Since these are the instrumentals, they really do highlight the rocking metal feel of the tracks without someone screeching over them. This also didn’t take long for me to like it, compared to “Disgusting”, which took a while for me to warm up to.
VERDICT: Recommended. A lot less harsh than Disgusting, and is quite catchy in spots.
Blitz Kids, The Good Youth
British Pop/Punk band Blitz Kids brings you the perfect music kit for rushing B while thinking about those night drives you had with your friends in High School. This kit is for going fast and feeling young.
Another Red Bull Records contributor, Blitz Kids’ appearance here is a bit of an odd one. An alternative rock band, the music kit name and the songs are all from their second and final album, and their sole one with Red Bull Records.
Notice I said “second and final album.” Yeah, Blitz Kids disbanded in late 2015. I seriously hope that the disbanded band members are getting royalties from this kit, otherwise it’d be pretty scummy to make money off a band that’s no longer active.
The kit itself features “Run for Cover” as the main menu track, and much like the Beartooth kit above, Red Bull Records opted for lots of album cuts to round out the kit, such as “On my Own” being the bomb timer, “Sometimes” as the Choose Teamcue, and “Keep Swinging” being one of the action cues.
I like this kit because it’s got that nice alt-rock feel, with occasional synthesizer breaks and string sections, giving it a nice, grandiose feel to the music. Though, using the same song, “The Soul of a Lost Generation” as both the Win and Lose Round cues seem a bit off since they sound too similar. It’s not a deal breaker, but certainly weird.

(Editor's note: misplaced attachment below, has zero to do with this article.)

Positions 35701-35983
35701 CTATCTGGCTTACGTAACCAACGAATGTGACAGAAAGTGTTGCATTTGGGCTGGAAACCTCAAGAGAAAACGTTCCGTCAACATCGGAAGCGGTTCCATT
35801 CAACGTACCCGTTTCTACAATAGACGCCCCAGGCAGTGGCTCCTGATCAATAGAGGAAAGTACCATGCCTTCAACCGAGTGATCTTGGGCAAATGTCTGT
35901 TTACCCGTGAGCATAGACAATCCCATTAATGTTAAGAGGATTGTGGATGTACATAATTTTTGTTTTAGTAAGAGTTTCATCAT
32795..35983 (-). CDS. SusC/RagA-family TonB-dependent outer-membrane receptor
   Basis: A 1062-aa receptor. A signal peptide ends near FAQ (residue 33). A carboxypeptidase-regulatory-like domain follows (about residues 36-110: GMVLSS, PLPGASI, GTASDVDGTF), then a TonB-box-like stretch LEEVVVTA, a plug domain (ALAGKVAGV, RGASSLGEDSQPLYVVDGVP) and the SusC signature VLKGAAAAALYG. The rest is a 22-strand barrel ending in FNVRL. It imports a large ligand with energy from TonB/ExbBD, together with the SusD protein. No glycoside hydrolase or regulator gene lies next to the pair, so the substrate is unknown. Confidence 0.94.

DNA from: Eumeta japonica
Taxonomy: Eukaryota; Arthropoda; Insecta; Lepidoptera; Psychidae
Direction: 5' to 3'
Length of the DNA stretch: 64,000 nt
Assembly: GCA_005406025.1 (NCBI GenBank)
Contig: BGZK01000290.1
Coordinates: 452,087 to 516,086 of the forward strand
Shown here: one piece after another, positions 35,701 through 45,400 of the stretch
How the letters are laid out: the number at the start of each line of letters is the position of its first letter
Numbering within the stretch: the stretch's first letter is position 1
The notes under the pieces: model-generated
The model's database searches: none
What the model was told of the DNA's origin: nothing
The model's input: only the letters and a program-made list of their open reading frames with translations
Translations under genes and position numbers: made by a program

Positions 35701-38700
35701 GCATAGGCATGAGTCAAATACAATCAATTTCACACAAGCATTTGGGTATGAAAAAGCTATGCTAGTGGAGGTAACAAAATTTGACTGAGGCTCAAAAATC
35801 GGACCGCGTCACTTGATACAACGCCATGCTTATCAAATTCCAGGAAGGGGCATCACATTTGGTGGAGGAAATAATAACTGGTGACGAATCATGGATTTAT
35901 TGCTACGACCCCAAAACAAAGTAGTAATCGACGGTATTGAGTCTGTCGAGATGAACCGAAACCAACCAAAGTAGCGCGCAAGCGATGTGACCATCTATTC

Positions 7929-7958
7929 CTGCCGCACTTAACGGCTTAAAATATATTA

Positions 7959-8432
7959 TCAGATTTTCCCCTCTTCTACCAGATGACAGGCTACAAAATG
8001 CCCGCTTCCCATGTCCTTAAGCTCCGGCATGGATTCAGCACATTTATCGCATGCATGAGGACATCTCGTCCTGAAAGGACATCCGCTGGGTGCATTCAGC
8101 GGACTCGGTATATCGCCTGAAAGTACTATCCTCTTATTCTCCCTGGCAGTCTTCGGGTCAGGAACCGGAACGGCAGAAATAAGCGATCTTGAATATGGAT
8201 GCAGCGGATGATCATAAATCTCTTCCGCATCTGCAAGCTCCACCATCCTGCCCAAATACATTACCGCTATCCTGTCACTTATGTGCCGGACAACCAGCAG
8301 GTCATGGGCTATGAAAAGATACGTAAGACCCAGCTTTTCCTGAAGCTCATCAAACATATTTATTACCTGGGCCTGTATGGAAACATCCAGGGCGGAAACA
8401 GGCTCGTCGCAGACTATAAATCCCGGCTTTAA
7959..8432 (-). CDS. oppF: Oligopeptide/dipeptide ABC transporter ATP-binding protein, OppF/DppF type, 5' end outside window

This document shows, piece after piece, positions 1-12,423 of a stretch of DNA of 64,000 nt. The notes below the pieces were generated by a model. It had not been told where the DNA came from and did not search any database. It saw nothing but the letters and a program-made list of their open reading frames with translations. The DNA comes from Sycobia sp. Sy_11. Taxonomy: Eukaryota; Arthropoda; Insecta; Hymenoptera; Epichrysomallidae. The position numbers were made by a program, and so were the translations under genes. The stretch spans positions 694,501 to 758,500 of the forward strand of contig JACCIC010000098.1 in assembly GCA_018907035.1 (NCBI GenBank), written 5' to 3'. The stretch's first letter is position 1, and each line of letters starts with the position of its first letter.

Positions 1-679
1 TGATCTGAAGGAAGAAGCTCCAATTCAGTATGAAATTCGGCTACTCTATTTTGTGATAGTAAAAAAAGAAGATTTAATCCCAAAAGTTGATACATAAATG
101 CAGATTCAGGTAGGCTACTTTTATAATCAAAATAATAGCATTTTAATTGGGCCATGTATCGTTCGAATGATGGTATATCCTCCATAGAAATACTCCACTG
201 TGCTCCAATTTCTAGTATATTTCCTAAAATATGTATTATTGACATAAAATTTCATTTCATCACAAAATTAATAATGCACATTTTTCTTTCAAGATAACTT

Again, I hope Red Bull Records vetted this with the previous band members, otherwise they might be in legal trouble. It would be funny for a music kit to become “contraband” like gun skins did, though…
VERDICT: Like alternative rock? Want something a bit lighter than the harsher metal fare? This will work. Recommended.
DESCRIPTION: Hundredth is bringing heavy to the world with their unique take on melodic hardcore. Break free or return to Dust with this perfect soundtrack for fragging the unworthy.
Our first collaborator from Hopeless Records, Hundredth is who you’d expect: Hard riffs, fast pacing, screeching vocals. If these guys were around just five years earlier, I’d see them being prime Rock Band Network candidates.
Now, at this point I’ve been lauding Red Bull Records and their PR/mixer guy using the entire album for various tracks in their music kits. I wish I could say the same about these guys.
First, no instrumentals, so these are the first music kits where we having singing and actual lyrics. Second, only three songs encompass the entire music kit, and they’re all album singles, and finally, lots and lots of awkward choices for tracks because they’re not instrumentals.